Getting girls active: Reducing gender inequality in physical activity

Most girls are less active than boys from childhood to adolescence. Creative and concerted efforts are needed to directly address this gender gap. Our research shows that peers, parents, active travel to school and after-school clubs hold promise to help girls become and stay active.

About the research

Girls are less active than boys at all ages. English girls are among some of the least active in the world, with only 16% of girls meeting UK physical activity guidelines of 60 minutes of moderate-to-vigorous intensity activity each day. This means that most girls miss out on the important social and health benefits of regular physical activity. Research suggests that the changes girls experience during the transition from primary to secondary school (in perceived competence, friendship groups and peer support) may contribute to this decline.

A recent review suggests that previous attempts to help girls to be more active have had little effect and more novel approaches are needed. This evidence, alongside the Government’s recent Childhood Obesity Strategy, means that it is crucial that physical activity (in particular girls’ activity) is pushed up the policy agenda.

This report presents new research evidence from the University of Bristol’s Centre for Exercise, Nutrition & Health Sciences that can be used to support work on a local and national level to ensure that girls can be and stay active throughout childhood and adolescence. The evidence supporting this policy briefing draws on projects that used quantitative cohort and intervention studies as well as qualitative interviews and focus groups.

Policy implications

1. Peer power and girls’ activity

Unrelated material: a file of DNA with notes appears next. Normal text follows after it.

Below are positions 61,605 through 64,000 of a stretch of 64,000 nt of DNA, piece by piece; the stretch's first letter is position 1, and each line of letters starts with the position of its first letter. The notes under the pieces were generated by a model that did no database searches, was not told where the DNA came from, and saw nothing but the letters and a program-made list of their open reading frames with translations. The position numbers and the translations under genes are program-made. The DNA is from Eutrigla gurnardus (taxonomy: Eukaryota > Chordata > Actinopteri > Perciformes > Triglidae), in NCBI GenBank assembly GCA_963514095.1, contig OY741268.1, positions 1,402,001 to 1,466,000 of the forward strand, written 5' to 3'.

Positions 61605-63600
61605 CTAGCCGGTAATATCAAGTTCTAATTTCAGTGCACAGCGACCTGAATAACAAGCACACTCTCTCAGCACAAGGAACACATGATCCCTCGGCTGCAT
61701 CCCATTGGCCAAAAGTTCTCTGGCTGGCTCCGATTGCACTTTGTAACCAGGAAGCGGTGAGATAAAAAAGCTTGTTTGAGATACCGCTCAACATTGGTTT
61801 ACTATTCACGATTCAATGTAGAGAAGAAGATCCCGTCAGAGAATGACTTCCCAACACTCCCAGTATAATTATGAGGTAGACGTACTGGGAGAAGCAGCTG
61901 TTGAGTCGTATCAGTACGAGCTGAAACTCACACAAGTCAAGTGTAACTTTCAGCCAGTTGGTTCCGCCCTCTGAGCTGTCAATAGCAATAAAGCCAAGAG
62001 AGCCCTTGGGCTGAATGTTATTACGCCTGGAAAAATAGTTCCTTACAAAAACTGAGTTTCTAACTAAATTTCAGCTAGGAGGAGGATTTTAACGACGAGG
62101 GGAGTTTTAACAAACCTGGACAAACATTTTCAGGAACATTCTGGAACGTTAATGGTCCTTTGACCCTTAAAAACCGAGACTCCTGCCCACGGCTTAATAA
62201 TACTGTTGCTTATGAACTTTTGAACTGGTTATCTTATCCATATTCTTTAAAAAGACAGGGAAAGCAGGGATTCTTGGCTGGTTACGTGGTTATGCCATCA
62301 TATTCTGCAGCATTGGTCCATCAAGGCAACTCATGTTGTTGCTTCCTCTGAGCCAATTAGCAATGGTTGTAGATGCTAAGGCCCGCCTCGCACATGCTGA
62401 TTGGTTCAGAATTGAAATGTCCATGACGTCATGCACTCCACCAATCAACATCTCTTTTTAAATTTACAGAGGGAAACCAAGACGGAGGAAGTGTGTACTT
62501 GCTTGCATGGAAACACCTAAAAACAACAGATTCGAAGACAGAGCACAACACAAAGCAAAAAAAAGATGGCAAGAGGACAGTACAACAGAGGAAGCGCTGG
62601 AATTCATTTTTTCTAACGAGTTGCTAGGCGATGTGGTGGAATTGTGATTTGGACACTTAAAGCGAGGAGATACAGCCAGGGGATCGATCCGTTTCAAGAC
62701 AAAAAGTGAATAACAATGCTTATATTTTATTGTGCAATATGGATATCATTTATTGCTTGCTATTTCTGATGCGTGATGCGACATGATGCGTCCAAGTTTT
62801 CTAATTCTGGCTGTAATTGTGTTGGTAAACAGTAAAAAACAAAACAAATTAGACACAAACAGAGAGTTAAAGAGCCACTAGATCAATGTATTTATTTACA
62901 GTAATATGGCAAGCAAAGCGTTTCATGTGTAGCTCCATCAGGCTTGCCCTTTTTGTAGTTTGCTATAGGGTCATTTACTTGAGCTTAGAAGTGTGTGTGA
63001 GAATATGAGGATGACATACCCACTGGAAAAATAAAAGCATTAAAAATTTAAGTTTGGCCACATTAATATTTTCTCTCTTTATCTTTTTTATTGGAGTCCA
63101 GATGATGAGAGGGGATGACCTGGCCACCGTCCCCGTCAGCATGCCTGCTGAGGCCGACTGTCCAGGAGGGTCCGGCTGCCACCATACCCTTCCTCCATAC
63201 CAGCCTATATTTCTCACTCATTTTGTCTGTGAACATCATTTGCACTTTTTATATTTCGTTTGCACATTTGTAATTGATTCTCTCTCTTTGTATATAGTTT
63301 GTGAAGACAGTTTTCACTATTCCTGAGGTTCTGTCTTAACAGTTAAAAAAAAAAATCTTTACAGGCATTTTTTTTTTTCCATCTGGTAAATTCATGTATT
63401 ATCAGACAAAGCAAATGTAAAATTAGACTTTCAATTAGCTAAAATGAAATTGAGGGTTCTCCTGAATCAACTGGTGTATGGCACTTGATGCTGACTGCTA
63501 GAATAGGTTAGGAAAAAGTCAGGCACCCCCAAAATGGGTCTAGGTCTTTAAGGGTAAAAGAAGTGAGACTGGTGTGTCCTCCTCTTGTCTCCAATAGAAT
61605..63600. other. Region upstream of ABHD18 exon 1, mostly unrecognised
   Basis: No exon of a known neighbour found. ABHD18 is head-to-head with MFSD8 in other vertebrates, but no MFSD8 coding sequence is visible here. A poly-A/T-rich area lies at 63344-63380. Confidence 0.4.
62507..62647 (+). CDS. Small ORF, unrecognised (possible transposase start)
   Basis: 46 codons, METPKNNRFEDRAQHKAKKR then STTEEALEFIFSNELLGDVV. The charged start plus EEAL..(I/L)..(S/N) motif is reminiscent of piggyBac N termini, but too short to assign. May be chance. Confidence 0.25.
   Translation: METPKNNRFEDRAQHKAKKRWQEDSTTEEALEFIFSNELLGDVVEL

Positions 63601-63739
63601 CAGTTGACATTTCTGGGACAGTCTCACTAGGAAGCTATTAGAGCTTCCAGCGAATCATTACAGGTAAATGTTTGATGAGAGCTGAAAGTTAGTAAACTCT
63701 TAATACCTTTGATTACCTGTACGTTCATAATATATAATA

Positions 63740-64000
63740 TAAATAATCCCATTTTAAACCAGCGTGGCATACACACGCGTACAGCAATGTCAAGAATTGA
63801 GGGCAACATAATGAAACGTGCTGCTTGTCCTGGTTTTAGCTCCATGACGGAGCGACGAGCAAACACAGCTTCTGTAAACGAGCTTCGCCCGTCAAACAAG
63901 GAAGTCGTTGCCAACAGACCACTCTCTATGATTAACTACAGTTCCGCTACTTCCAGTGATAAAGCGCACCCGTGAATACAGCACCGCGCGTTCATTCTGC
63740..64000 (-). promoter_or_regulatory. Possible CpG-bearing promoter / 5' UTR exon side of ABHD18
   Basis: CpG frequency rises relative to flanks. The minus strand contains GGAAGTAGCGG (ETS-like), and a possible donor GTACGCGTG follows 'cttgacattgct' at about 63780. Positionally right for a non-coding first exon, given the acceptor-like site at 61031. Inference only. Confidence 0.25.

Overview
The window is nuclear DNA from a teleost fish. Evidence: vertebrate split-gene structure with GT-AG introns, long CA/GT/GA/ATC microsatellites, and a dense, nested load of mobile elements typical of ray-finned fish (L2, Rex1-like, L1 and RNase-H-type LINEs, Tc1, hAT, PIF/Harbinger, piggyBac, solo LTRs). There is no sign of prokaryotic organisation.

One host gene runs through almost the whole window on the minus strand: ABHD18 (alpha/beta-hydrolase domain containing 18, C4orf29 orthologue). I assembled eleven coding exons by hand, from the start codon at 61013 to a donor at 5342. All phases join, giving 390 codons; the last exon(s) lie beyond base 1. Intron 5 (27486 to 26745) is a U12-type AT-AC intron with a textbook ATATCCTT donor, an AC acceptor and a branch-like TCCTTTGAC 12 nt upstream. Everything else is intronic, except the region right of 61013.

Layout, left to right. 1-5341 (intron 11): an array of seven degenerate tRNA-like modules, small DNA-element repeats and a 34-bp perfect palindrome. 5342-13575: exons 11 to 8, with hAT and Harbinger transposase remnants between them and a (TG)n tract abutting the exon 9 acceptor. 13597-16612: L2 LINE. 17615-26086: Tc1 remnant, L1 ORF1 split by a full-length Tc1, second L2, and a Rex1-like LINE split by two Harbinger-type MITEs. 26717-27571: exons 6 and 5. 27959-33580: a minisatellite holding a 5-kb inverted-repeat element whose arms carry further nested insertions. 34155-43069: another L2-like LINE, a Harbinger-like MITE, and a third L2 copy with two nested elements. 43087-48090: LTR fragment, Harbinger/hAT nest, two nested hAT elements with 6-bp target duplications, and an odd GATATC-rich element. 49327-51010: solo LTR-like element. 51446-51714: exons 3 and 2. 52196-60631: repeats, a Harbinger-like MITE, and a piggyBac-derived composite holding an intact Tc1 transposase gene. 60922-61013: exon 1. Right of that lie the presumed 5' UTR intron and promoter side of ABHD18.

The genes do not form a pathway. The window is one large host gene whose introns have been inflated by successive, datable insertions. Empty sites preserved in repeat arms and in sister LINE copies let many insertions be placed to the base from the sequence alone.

• When planning physical activity provisions for adolescent girls, schools and health promoters should recognise the importance of peer-influence and identify girls who are “opinion leaders” (not necessarily sports leaders/athletes) who have the potential to informally support their peers and create new norms for physical activity amongst girls their age. 
  • Physical activity provisions/clubs could be accepting of girls enrolling in pairs or small peergroups and/or use current members to encourage and support their friends to join.

2. Parents can help motivate their daughters

  • Where possible, interventions should involve parents, for example by sending parent-focused materials home with advice on how to support their daughter’s activity, and acknowledge that fathers and mothers can provide important (perhaps different) support for girls’ physical activity. 
  • Practical guidance on ways that parents can support their daughters’ motivation to be active is needed. It is important to help parents maximise the positive impact they can have during usual family life (e.g., who can provide support in the week and who at weekends).

3. Active travel is a promising way to increase girls’ activity

  • Active travel should be endorsed as an important strategy to help reduce the age-related decline in physical activity in young people, especially girls.
  • School travel plans should equally promote active travel in girls and boys and consider monitoring travel mode by gender.